Martin Luther King, Jr’s Time to Break Silence

Por en EEUU 01/20/13 5:07pm
The Reverend Jesse Jackson lays a wreath at the statue of civil rights leader Martin Luther King, Jr. on the occasion of Martin Luther King Day at the MLK Memorial on January 20, 2013 in Washington. King is best known for his role in the advancement of civil rights using nonviolent civil disobedience. AFP PHOTO/JOE KLAMAR

Although perhaps best remembered for his iconic “I have a dream” speech, delivered in front of the Lincoln Memorial a century after the abolition of slavery, Dr. Martin Luther King, Jr. gave speeches that were more illuminating of his life’s journey, and, arguably, more important.

His address at the Riverside Church was one of those.

Delivered exactly one year before his assassination in Memphis, the speech marked a decisive break with the Johnson Administration, which had been supportive of the civil rights movement, over an  issue that King saw as defining for the nation he loved dearly and the world: the war in Vietnam.

It was a far different time than August of 1963.

King had suffered what many saw as a stinging defeat in Chicago in 1966 and the rejection of his call for non-violence in other northern cities, many of which had seen destructive riots.  He had been criticized by advocates of Black Power who deemed him insufficiently radical and by whites who found him too radical.

Indeed, some had started derisively calling him, “Martin Loser King.”

King called the address, “A Time to Break Silence.”

In it, he did just that, delineating the seven reasons why he considered it a moral imperative to declare his opposition to the war that ultimately claimed the lives of more than 58,000 Americans and more than two million people.

Before he did that, though, King described the place from where entered his oration.  He acknowledged that he was speaking humility and limited information.

He also acknowledged his own culpability on the issue:

Over the past two years, as I have moved to break the betrayal of my own silences and to speak from the burnings of my own heart, as I have called for radical departures from the destruction of Vietnam, many persons have questioned me about the wisdom of my path.

That path was changed irreversibly both by his role as leader of the Montgomery Bus Boycott-a position for which he was chosen in part by local leadership because he was a comparatively recent arrival-and his selection in 1964 as a Nobel Peace Prize winner.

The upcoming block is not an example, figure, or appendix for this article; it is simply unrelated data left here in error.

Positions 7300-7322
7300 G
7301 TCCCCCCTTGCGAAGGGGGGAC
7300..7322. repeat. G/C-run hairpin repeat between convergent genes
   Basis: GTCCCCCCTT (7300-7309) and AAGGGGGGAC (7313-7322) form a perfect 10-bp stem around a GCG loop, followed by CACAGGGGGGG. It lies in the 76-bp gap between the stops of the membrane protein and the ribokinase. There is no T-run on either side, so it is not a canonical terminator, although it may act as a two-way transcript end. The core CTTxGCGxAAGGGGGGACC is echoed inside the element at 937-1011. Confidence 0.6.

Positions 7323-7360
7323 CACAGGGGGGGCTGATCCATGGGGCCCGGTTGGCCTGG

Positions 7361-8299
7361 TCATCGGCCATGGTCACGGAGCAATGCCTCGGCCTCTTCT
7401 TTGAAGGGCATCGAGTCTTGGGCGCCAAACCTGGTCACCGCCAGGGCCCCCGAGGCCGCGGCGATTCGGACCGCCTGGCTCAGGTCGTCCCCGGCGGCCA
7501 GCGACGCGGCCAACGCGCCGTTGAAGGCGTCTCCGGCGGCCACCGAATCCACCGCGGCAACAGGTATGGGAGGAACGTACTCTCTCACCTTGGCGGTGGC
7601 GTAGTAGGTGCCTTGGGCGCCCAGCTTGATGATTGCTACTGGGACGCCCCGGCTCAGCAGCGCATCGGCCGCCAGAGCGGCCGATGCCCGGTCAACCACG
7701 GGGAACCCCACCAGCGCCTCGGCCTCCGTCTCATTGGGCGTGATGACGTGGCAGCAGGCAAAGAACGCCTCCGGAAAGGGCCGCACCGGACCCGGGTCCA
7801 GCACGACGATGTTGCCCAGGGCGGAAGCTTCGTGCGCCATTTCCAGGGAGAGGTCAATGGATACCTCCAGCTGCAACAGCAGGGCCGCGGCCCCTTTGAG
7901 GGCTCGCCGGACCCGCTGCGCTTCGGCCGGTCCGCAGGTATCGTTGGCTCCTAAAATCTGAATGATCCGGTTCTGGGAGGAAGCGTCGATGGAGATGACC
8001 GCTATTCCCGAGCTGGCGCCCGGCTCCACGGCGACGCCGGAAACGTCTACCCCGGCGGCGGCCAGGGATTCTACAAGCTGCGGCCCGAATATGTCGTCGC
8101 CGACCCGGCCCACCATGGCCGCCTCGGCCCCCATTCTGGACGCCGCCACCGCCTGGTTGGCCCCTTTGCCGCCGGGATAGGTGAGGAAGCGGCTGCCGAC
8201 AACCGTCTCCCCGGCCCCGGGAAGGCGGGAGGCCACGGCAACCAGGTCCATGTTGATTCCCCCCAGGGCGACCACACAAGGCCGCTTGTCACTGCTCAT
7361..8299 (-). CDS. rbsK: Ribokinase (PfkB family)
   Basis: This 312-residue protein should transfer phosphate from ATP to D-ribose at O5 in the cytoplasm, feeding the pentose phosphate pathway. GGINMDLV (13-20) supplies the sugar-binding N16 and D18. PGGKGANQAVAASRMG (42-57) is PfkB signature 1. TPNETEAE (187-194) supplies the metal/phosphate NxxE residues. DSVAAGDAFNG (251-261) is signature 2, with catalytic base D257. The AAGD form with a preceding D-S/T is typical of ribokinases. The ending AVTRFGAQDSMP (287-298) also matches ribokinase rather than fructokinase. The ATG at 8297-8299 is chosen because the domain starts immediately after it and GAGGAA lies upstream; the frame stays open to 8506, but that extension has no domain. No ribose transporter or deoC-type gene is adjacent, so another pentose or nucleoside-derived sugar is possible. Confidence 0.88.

Taylor Branch, who spent a quarter century chronicling America in the King years, argues that much of the remainder of King’s life can be found in his Oslo address in which he decried the three issue of racial injustice, poverty and war.

King explained that the Nobel Peace Prize was “a commission to work harder than I had ever worked before for ‘the brotherhood of man.’”

In the Riverside speech, King refers to Montgomery and Oslo, asserting that there was a line that stretched from the bus boycott via Oslo to the New York church.

Of course, there were many other important stops along the way, and King refers to them.

He talks about the lessons he had learned from his time spent in Northern cities after the legal apartheid in the South had been dismantled.

He referred in his opening statement to Rabbi Abraham Joshua Heschel, the erudite refugee from Nazi Germany who marched with him from Selma to Montgomery.

Above all, and at base, though, King was a Christian.

In the address, he explains that he speaks because he “must be true to my conviction that I share with all men the calling to be a son of the living God.”

King knew that his speech would have a cost with the Johnson Administration and other erstwhile supporters, but it was one he was willing to bear.

After going through the reasons for speaking and identifying the five steps he believed the American government needed to take-these included ending all bombing in North and South Vietnam and declaring a unilateral cease fire-King advanced his larger argument about what was necessary: a true revolution of values.

King used the word “revolution” consciously.

Indeed, one of the chief characteristics of King’s odyssey from Montgomery to Memphis was the continual expansion of his vision.

Whereas the first proposal of the Montgomery Improvement Association accepted segregation but simply asked for kinder treatment by the bus drivers, by 1968 King was preparing to lead a Poor People’s Campaign and calling for a radical distribution of wealth.

At the Riverside church, King explained that the revolution of values he endorsed would lead Americans to question the fairness and justice of many past and present policies.

It would look uneasily on the glaring contrast of poverty and wealth.

It would say of war, “This way of settling differences is not just.”

This prophetic voice and global vision extended beyond the perspective of shared brotherhood King so stirringly evoked at the Mall in Washington.

The address recapitulated the journey he had taken since graduating from Boston University and moving to a quiet parish, and pointed the way for the nation and the world to move forward.

King knew that in all likelihood he would not leave to see his vision fulfilled.  Stephen Oates recounts in his biography of King how he turned to his wife Coretta when Kennedy was shot and told he that he would not live to see 40.

But if he lived each day with the knowledge of his demise at the hands of another, so, too, did King take his limited time as reason to push himself not to segregate his concern, but to find within himself the courage to articulate his visions and belief in the fullest way possible.

In the Riverside address he did just that.